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Wadena's Words of Wisdom

Wadena Mayor Wayne Wolden

Wadena Mayor Wayne Wolden was the guest speaker at a Kiwanis meeting this week, bringing with him the stories of trials and triumph.

Those stories started with audio from the 9-1-1 calls that came in that afternoon and a video presentation of their disaster.

After an EF4 tornado ripped through the town on June 17, 2010, Wolden and the entire community were left looking at seven miles worth of the twisted steal and debris that was once their town.

"The southwest part of Wadena really looked like a war zone -- it looked like a bomb had went off," said Wolden.

The twister had totaled the town's high school, community center, pool, baseball fields and fair grounds.

One of the pieces from the community center's roof was found five miles away.

Although town residents were devastated, they weren't alone for long.

Wolden says instantly they were inundated with calls from the Red Cross, the Weather Channel and dozens of agencies from around the community.

"The first hour after the tornado, we had 100 police officers from 20 agencies in our town," said Wolden. "By the second night, we had 30 fire departments that had responded to Wadena."

Wolden said help started pouring in from community organizations that started helping first and asking questions later.

"And that's how we've got to be," said Wolden. "Get to be really good friends with the White Earth Reservation -- they will be your best friends in a disaster. They brought 13 officers, a fleet of four wheelers, a trailer, radio communications, and they spent three weeks in our town."

The National Guard and the Salvation Army also responded.

Chinese Buddhists came in and gave $75,000 in cash cards to residents impacted by the tornado

"They had heard of our disaster, so they came all the way here and wanted a list of the people who had been affected with significant damage, and to those people they had $500 gift cards. They left $75,000 on a Saturday."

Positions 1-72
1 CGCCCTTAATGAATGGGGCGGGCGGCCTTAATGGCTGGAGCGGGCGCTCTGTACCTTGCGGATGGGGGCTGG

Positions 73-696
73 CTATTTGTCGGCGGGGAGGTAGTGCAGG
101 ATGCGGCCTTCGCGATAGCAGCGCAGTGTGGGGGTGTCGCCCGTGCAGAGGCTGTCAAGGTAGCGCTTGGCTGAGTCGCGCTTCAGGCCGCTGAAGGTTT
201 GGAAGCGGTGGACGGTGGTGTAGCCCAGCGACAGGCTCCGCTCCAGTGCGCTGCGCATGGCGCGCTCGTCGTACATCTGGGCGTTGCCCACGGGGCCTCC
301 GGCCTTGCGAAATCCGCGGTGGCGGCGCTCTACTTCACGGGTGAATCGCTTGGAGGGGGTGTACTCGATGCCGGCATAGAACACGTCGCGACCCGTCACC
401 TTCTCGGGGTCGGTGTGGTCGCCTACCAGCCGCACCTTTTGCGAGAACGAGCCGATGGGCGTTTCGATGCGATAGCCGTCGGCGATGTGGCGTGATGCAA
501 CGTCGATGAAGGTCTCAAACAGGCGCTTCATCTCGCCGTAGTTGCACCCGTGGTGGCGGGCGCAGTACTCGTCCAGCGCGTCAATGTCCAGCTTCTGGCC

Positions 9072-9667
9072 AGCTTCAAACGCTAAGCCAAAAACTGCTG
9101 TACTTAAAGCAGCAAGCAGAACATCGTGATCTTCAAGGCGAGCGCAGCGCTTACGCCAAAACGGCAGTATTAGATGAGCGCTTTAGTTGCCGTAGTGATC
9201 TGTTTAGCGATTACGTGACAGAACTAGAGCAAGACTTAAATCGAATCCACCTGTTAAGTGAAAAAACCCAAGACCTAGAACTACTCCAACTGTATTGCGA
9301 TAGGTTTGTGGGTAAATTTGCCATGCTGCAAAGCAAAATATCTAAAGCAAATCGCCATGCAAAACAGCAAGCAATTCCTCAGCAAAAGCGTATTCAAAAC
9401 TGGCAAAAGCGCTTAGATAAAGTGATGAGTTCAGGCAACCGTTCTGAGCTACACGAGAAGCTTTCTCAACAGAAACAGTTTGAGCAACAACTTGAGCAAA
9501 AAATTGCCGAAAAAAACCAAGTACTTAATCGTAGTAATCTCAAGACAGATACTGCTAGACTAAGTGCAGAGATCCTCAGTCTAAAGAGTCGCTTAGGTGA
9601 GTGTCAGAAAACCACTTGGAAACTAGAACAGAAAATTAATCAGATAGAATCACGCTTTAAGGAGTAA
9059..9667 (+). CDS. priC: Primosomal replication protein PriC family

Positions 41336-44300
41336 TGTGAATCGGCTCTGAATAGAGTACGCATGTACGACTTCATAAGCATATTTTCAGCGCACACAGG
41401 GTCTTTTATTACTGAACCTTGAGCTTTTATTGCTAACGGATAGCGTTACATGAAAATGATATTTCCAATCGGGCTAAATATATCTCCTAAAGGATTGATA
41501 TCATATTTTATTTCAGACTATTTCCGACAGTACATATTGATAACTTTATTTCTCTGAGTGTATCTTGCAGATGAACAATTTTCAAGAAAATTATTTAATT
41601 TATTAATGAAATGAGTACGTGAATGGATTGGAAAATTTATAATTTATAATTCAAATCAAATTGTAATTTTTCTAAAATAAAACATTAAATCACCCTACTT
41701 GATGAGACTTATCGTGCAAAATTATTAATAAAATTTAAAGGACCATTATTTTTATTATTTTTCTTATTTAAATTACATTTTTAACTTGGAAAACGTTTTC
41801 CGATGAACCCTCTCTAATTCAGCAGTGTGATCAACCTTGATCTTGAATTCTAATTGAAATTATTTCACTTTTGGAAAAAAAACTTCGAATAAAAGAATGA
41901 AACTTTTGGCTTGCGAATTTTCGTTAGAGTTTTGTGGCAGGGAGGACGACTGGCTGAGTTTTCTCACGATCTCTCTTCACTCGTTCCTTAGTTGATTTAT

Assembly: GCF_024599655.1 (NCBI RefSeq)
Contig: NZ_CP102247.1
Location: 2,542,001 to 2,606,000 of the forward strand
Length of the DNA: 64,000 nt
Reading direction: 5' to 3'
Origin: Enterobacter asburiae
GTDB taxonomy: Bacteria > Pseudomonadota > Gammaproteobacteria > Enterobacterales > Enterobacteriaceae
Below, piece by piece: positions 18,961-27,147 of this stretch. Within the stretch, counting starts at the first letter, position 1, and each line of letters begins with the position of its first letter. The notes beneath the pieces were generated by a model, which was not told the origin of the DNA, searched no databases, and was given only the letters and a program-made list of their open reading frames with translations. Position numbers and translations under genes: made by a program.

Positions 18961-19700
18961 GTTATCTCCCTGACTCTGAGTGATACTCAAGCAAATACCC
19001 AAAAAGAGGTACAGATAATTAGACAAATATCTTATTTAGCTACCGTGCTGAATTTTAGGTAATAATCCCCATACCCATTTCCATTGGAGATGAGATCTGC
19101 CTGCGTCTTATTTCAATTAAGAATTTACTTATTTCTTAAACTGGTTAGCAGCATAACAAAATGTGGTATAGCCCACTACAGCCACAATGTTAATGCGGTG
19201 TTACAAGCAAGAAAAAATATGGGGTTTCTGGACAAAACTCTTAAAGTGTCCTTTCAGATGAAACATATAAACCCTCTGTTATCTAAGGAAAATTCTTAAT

Wolden started collecting a big stack of business cards from everybody who could help them.

"And I would write 'no BS' on them because I'd tell them I needed cards only from somebody who's not going to give me any BS."

Wolden said the devastated section of town was blocked off, and people had to have a pass and a sheriff's escort to get in.

About 3,000 volunteers from around the state hauled half a million cubic yards of debris out of the city and piled it like twisted mountains.

"Detroit Lakes had electric crews and dump trucks; the city of Moorhead took care of our whole north side on a Saturday..." said Wolden, who adds there were 5,000 loads of debris taken out in all.

But not all help was welcome. Vendors wanting to "help" rebuild Wadena weren't always on the up and up.

"We had every Tom, Dick and Harry in Wadena wanting to fix roofs and things, so we set up a vendor registration to verify their insurance and licensure," said Wolden, adding that people got wise after one lady got taken for a $500 deposit.

Wolden told the Detroit Lakes Kiwanians, which included several city and county leaders, that the most important thing they can do in a disaster is communicate with the citizens.

One way Wadena officials did this was by holding public meetings.

"We brought the sheriff, emergency management director, fire chief, police chief -- all the folks that people rely on," said Wolden. "People want to see that their government leaders are there and can respond to their questions."

Wolden said one of the main concerns of the residents (and most challenging for city officials) was a desire to get back into the destroyed homes.

"People just wanted to rush back in and start getting them back into shape, but for the most part, people were calm."

Nobody in Wadena died as a result of the tornado, but the town was looking at financial devastation.

About 400 homes were damaged, with 100 of those being destroyed, and 20 businesses were hit for a grand total of $33 million in damage.

Wolden says what made it even tougher on the city is that surrounding communities were offering up free buildings and land to those affected business owners.

"So oddly enough, you didn't just have a tornado with 170 mile winds, now you had to fight to keep your businesses in town," said Wolden, who adds that Wadena then turned around and offered those same businesses free land in their industrial park.

All the businesses stayed.

M State in Wadena made room for the high school students, which is where they remain until a new school is built.

After a battle over insurance, the school received $42 million to rebuild.

"So we'll have a new energy efficient lead-certified school that students will move into next fall," said Wolden.

The Wadena sheriff, emergency manager and chief of police have all taken this video presentation to communities around Minnesota to share the knowledge they gained from surviving a disaster of this magnitude.

"Talk to your leaders...ask them if they know what to do if a tornado hits or if a flood hits -- challenge them," Wolden advised. "Their budgets are slim, but don't skimp on public safety money. Without it, we would be telling a different story in Wadena."